Visualizing Emotional Collapse: From Euphoria to Despondency

by | Jun 7, 2011 | Headline News | 37 comments

The good folks over at Financial Armageddon ask Are We Half Way There? with respect to the real estate market and cite an article from the News Observer that gives us some insight into would-be home seller sentiment:

Although Donna Roberts’ Cary house is for sale, she was not among the hundreds of Triangle homeowners who participated in a nationwide open house event over the weekend.

Instead, she used the weekend to scope out the competition, touring homes in her Lochmere neighborhood that are priced similarly to her own.

Roberts’ house has been on the market since late March. Initially listed for $825,000, the house is now at $779,000 after two price reductions and just four showings.Click here to find out more!
Fearing further discounts, the neighbors on her cul-de-sac are now upset at her for selling. “It’s tough now,” Roberts said. “But housing prices could go down even further.

“There’s no good time to sell right now, unfortunately.”

After years of assuming the housing market couldn’t get any worse, a growing number of Triangle homeowners and agents are now resigned to the fact that no one seems to know when it will hit bottom.

We’ve frequently suggested that the real estate market is nowhere near its decline even though home values across the country have seen price drops of nearly 30%. While The Fed attempts to ‘stabilize’ housing by printing more dollars in the hopes that prices will not deflate, the policy, as evidenced by recent home sales numbers and values, clearly indicates that one of the largest bubble collapses in the history of man kind is farm from abating.

For those of our readers who would like an example of how bad things can get in a market that was supposed to go up for ever, we need only look at the recent historical example of Japan, a country that saw real estate declines of 75% (inflation adjusted) since their bubble popped in the early 1990’s. It is for this reason that our outlook for the US housing markets is dismal, and if Japan is any guide, we will likely see a 25% to 50% decline in prices from here as the pendulum swings from Euphoria to Despondency.

A great visual of where we are today and where we’re headed in terms of investor emotion and market sentiment is provided by Russell Investments:

We all remember the euphoria and anxiety around the time of the real estate bubble pop in 2007 and 2008. Speaking with neighbors and friends who own their homes, some of whom are trying to sell their homes right now, it becomes fairly clear that  the chart above has pegged the current emotional state of investors almost exactly.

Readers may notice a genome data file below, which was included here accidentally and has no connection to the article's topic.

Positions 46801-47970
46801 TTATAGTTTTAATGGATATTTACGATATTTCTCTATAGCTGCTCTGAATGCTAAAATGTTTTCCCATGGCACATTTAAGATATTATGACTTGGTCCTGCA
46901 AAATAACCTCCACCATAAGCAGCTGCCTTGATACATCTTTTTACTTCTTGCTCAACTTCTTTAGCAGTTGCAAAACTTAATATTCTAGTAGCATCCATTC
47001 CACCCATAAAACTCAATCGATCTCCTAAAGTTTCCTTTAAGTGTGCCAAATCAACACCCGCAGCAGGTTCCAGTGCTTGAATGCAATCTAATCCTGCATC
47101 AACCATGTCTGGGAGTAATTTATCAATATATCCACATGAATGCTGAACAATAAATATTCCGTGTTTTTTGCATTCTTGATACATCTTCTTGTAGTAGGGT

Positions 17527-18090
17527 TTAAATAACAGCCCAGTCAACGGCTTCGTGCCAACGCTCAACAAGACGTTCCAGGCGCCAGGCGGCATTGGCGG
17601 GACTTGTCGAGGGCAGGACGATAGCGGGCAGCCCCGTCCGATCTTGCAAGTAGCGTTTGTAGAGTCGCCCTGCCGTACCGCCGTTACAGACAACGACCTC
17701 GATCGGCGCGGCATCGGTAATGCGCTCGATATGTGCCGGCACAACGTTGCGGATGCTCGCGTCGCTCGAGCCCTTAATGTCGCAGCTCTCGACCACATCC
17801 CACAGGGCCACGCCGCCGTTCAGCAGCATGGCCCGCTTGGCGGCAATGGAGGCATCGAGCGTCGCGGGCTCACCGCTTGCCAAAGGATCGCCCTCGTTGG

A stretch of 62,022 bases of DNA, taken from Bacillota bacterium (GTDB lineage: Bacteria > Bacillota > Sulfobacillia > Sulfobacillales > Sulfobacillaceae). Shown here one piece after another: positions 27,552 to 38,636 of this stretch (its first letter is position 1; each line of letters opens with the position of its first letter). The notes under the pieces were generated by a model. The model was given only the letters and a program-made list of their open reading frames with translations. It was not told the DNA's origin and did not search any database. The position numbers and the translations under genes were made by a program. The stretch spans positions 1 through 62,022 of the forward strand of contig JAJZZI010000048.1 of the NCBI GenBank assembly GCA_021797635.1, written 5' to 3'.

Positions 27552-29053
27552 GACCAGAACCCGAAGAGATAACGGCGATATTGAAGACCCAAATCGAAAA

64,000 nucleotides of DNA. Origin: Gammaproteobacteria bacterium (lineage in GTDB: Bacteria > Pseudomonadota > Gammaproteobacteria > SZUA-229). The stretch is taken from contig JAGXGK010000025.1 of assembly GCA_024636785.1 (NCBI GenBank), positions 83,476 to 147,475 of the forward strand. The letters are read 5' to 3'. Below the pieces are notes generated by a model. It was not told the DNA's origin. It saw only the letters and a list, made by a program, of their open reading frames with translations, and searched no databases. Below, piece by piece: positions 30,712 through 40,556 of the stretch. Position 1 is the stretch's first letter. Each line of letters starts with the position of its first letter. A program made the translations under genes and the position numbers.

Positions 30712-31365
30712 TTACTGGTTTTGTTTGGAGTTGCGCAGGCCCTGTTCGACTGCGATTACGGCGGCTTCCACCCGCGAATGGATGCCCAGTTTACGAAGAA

Many are still in denial, believing that those trillions of dollars in bailouts and the rhetoric from Washington will save their home values, jobs, and retirement accounts. A good number, especially those who have lost their jobs or have had their homes on the market for several months, are coming to the realization that things may not actually be as has been presented by state sponsored media. The fear and depression are setting in, and as this crisis unfolds – be it with another stock market crash or continued inflationary melt up – panic will become the emotion du jour.  Eventually, people will give up, surrendering themselves to the realization that life as they know it has changed drastically. Most will never experience the booming lifestyles of the middle class nouveau riche of the late 20th century again in their lifetimes.

When the “Hope” bumper stickers start being scraped off your neighbors’ vehicles you’ll know that we have reached the bottom of the cycle – despondency. You may also recognize this bottoming out by mass protests, civil unrest and riots, as this particular crisis is not a typical bubble bursting. It affects not just real estate, but every aspect of our economy including employment, credit lending, production, consumption and national debt.

There will be blood in the streets (figuratively and probably literally). Realizing and accepting that this is the natural progression of events given the situation in which we find ourselves will make it much easier to understand, cope, and prepare for what’s happening around us and what’s coming our way.

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    37 Comments

    1. Chuckles

      The housing market still has a long way to drop. Houses were overpriced for decades and it’s going to take some time for prices to come down to where they should be. Unfortunately a lot of people bought when they should have waited.

      • Odd Questioner

        Indeed.